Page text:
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Jurassic spider: KU scientist discovers largest known arachnid fossil
Lawrence Journal-World
As if dinosaurs weren’t enough to contend with in the world of 165 million years ago, the Jursassic period had other frightful creatures roaming the Earth as well: giant spiders. In fact, a Kansas University researcher recently identified the largest known fossilized spider, a relic of the Middle Jurassic period.

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Ancient map could warn of active volcano
Discovery News
Approximately 9,000 years ago in Anatolia, Turkey, an artist drew what could be the world’s oldest known map, complete with a volcano erupting in the background. A recent discovery of lava rock from that time serves as evidence that the painting may indeed be an early example of both cartography and vulcanology.

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INDUSTRY NEWS


30-year-old data offers new view of Venus
Inside Science News Service
In 2010, the European Space Agency's Venus Express orbiter observed that twice as many hydrogen atoms as oxygen atoms were escaping from Venus into space. This was the first evidence that Venus might once have harbored puddles, pools and even lakes of liquid water on its surface. Now, a new study suggests that Venus could be storing some amount of intact water molecules within its mantle.
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Megafloods may have formed strange rock formations on Earth and Mars
Nature World News
Megafloods likely triggered the creation of unusual rock formations seen both here and on Mars, a new study reveals. Canyons shaped like an amphitheater can be seen near Snake River in Idaho as well as satellite images taken of the Red Planet. In the case of Idaho, the canyons, located in Malad Gorge State Park, are carved into a largely flat plain made up of basalt derived from a hotspot that has been active for the last million years.
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Looking for similar articles? Search here, keyword: Floods.


Blood Falls and other natural oddities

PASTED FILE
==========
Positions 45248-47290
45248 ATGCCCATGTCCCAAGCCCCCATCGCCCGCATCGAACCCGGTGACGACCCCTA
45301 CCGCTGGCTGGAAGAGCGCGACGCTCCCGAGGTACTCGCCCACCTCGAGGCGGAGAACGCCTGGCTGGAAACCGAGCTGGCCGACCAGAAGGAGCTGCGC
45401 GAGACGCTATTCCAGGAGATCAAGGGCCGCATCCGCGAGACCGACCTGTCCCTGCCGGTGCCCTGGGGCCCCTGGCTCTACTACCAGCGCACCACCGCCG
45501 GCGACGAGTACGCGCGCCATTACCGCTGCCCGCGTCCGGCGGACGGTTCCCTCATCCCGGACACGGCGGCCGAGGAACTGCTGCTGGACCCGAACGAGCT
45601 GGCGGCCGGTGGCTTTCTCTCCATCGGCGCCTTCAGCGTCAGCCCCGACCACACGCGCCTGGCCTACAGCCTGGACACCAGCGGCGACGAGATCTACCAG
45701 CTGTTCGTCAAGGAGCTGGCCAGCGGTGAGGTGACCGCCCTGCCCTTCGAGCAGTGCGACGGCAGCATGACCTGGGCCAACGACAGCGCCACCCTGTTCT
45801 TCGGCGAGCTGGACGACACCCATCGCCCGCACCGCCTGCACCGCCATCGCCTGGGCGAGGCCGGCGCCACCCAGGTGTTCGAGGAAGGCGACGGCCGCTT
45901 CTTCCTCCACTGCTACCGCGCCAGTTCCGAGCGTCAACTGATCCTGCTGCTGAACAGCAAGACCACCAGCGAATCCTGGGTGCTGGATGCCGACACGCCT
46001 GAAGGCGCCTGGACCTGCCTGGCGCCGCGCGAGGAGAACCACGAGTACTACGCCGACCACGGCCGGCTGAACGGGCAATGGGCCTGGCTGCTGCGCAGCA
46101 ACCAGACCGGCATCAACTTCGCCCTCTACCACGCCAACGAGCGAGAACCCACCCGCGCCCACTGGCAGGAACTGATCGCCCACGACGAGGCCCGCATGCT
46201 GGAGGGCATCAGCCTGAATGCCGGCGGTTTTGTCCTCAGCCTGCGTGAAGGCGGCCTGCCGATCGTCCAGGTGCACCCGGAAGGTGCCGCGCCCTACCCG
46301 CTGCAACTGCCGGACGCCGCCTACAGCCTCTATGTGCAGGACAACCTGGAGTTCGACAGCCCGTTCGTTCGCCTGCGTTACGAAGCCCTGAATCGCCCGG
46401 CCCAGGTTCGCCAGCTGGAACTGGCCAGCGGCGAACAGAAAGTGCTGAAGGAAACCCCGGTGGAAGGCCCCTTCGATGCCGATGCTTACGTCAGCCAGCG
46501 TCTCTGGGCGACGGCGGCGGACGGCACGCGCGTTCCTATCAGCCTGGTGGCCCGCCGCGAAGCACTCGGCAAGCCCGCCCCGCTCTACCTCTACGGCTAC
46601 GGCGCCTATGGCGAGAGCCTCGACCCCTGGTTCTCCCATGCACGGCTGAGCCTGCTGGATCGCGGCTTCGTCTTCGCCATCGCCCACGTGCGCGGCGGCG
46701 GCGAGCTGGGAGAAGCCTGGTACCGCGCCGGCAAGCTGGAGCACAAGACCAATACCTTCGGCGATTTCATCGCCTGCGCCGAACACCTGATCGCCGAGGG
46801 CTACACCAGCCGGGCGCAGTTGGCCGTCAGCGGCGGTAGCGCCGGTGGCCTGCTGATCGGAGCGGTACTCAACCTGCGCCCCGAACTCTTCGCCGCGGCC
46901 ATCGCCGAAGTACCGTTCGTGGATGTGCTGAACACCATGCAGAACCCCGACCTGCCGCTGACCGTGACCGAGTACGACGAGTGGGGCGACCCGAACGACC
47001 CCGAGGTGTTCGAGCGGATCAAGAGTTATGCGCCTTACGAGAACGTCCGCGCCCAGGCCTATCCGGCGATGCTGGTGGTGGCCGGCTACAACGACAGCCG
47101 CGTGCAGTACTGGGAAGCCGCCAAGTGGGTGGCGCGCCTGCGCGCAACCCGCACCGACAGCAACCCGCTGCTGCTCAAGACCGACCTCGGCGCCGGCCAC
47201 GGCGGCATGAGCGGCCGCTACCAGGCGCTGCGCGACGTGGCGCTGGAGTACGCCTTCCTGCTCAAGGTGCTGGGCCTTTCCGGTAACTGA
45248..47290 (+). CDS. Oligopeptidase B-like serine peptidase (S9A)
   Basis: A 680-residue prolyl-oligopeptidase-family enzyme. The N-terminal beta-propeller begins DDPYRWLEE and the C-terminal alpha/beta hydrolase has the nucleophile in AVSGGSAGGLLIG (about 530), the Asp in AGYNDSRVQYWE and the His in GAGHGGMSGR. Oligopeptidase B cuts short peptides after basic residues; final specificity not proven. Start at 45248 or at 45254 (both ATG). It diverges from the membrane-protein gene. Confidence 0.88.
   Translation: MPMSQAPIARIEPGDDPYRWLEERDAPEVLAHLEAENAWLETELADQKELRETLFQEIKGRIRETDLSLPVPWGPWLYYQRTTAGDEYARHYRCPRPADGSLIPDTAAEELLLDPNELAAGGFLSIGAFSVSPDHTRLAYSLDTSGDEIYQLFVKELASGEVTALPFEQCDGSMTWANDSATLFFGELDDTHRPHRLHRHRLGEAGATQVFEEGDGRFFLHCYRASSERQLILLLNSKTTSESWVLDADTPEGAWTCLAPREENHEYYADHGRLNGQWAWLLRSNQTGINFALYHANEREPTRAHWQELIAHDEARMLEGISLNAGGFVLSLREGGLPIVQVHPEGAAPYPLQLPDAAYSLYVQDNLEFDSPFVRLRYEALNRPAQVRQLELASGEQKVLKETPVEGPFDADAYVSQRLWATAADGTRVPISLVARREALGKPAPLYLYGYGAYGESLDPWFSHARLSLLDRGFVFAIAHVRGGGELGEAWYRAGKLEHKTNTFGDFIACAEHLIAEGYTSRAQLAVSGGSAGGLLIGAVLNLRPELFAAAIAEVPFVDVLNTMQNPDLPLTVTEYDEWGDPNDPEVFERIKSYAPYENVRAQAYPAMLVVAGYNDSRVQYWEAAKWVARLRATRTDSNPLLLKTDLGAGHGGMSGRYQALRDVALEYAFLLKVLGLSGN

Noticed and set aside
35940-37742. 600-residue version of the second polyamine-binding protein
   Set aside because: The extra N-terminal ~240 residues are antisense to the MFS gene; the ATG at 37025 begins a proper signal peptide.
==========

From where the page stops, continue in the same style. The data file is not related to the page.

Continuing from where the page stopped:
CNN
Earth never stops surprising us. Every corner of the planet offers some sort of natural peculiarity. Some of these sites are challenging to get to; others are busy tourist destinations. They keep natural scientists searching for answers and the rest of us astounded by the secrets and mysteries the world continues to reveal.
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TRENDING ARTICLES
Missed last week's issue? See which articles your colleagues read most.

    Bacteria could make oil extraction less disruptive to environment (The News-Gazette)
Scientists make breakthrough on eruption risk (The New Zealand Herald)
UCR researchers: World's oldeset diamonds are fake (Highlander)

Don't be left behind. Click here to see what else you missed.


Antarctic ice is hiding a super-trench
Gizmodo
The ice sheet that covers Antarctica is ancient, hiding a whole landscape of mountains and valleys that once teemed with life. Using radar and satellite footage, scientists are studying this hidden world — and they just found a canyon that is 3.2 kilometers deep.
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Geologist helps identify dangerous earthquake fault
Phys.org
The discovery of a previously unknown active fault in Nepal means that the Himalayan country's most populated region is at greater risk for life-threatening earthquakes and catastrophic flooding than previously thought, according to newly published research co-authored by a University of Kansas geologist. The work also calls into question long-held views about how the Himalaya and mountain belts in general behave and evolve.
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What massive icebergs tell us about Earth's chilly past
Texas A&M University via Futurity
During the last ice age, giant icebergs broke off from glaciers and surged into the North Atlantic. Called Heinrich events, these surges were previously thought to have weakened the global ocean conveyor belt and sent Earth's climate into a deep freeze. A new study suggests that these events may have been caused by changes in atmospheric circulation patterns.